How much has this caribou herd dropped since 2001? 99 per cent

The George River caribou herd, which straddles Labrador and Quebec, is in a critical state, according to biologists.

Herd that straddles borders is in critical shape, biologists warn

A herd of caribou running across a snowy field.
George River caribou spotted outside Nain late last year. The herd has dwindling numbers, down 99 per cent since 2001. (Submitted by Brandon Pardy)

The George River caribou herd is in a critical state, according to biologists from Newfoundland and Labrador and Quebec who completed a census of the long-troubled animals in July. 

The herd has been declining so rapidly that there was a ban put in place in 2013 against hunting the animals.

There were roughly 800,000 in the population as of the early 1990s.

Today the size of the herd is 5,500.

That's down 38 per cent since 2016, and 99 per cent since 2001. 

"That puts the herd at its greatest known risk for total extirpation," the Newfoundland and Labrador government said in a statement Friday afternoon.

Wildlife managers have seen the herd fall consistently, despite several actions.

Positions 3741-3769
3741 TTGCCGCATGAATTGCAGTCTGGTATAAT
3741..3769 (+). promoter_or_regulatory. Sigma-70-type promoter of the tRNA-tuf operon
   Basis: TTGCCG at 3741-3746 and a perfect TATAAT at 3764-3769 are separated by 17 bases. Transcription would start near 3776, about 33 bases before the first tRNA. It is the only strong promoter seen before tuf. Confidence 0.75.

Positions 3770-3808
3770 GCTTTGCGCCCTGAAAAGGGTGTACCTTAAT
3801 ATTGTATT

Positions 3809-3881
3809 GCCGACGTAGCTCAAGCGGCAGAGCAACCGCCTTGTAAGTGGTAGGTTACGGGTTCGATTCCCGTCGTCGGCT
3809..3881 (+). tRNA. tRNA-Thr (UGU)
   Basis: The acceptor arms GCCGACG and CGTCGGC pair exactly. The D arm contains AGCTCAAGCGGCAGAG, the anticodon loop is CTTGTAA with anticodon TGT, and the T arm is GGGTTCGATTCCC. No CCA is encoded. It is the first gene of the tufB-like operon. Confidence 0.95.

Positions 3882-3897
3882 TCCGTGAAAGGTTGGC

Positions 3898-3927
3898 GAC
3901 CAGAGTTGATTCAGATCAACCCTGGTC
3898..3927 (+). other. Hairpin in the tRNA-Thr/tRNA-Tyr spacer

"By 2010 the population was estimated to be just 74,000 caribou, triggering the harvest restrictions that included the end of commercial hunting. Despite a complete closure of all hunting as of 2010, by 2016 the population had declined to 8,900 animals."

The George River caribou herd was counted at 5,500 animals, down 38 per cent since 2016. (CBC)

The government says surveys conducted in October 2016 and 2017 documented good numbers of calves being born into the population, and testing has indicated the herd are currently healthly with decreasing prevalence of parasites.

More, the province has been monitoring the wolf population and said it appears to be quite low over the herd range, and there is low levels of habitat disturbance. 

"The continued decline in George River Caribou Herd numbers is serious and disturbing," Gerry Byrne, minister of fisheries and land resources, said in a statement.

Byrne said Newfoundland and Labrador wants Indigenous governments, Quebec and Ottawa to develop "a co-management approach that would support the recovery of these iconic and vital animals." 

In 2017 the Committee on the Status of Endangered Wildlife in Canada recommended listing the George River caribou herd as endangered.

However, the Newfoundland and Labrador  government decided not to list the herd, instead opting to develop a co-management approach between Indigenous governments and communities and the government of Newfoundland and Labrador.

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